By Bruce Stokes, Director, Global Economic Program, Pew Research Center

Special to Foreign Policy 

As the leaders of the G7 meet in Brussels to discuss what to do to help Ukraine, the big foreign policy question they face is: “How many Ukrainians consider themselves Russians?”

But in economic policy, the real question is: “Will the Ukrainians prove to be Latvians or Greeks?” The answer to the latter question — a test of Ukrainians’ willingness to engage in meaningful structural economic reform (especially if it involves economic belt-tightening) may determine whether Western aid to that beleaguered nation facilitates a much-needed economic revival.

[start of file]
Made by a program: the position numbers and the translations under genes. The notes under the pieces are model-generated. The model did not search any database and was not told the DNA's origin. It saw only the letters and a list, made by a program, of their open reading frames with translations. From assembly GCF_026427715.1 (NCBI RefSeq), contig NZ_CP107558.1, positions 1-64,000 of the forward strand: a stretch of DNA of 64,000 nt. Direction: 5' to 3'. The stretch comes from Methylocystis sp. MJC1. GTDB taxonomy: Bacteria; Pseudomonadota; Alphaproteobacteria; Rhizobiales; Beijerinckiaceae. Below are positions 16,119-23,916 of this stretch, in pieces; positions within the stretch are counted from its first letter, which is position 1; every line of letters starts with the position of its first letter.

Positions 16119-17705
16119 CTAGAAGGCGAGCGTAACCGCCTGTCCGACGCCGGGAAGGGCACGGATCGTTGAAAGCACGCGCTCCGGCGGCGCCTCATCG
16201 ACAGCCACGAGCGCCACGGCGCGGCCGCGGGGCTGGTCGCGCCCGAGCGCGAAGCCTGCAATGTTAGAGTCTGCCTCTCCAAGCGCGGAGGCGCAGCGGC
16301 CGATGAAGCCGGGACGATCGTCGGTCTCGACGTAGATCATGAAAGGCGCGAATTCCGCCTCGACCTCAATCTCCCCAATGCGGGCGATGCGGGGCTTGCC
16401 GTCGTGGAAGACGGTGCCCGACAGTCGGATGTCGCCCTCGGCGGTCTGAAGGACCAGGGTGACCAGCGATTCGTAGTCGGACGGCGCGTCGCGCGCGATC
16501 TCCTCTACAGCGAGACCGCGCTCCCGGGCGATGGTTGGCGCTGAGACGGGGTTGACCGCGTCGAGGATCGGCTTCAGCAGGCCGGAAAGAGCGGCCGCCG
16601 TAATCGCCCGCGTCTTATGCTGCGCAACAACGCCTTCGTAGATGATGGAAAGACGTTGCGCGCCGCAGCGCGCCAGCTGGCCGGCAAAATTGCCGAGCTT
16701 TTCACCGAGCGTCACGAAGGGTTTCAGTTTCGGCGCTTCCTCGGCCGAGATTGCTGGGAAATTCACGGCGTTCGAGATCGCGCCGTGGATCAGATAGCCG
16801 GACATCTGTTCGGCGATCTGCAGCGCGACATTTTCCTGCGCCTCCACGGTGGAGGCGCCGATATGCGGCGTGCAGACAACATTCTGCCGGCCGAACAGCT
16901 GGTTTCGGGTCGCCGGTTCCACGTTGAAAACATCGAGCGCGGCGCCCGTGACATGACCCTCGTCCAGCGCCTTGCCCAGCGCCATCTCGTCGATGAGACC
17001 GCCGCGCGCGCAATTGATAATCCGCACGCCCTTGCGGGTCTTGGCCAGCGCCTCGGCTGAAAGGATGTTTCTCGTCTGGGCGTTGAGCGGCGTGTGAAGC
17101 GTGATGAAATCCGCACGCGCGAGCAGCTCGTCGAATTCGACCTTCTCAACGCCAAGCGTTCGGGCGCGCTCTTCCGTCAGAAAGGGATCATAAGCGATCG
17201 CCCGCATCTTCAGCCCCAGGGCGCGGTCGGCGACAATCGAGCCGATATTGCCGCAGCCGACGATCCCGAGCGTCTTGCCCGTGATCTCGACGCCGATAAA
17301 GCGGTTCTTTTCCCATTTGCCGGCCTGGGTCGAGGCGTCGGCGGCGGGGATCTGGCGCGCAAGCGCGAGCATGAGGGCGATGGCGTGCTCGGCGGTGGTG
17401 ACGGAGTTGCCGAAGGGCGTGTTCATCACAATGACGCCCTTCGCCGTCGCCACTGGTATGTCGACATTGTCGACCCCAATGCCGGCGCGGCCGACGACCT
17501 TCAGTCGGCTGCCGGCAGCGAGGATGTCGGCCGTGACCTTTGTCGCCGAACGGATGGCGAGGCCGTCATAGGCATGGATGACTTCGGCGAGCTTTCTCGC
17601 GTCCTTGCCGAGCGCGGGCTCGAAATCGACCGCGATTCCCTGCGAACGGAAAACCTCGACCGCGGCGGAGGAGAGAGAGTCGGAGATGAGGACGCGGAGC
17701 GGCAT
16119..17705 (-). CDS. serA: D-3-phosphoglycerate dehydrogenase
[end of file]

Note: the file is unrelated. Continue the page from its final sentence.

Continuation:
If the Ukrainians turn out to be Greeks, resisting reform because austerity measures are ill-conceived and the people feel they have suffered enough, then Ukraine’s ultimate recovery may be delayed, pushing Kiev into Moscow’s waiting arms — once again with offers of assistance, no strings attached.

Read more at Foreign Policy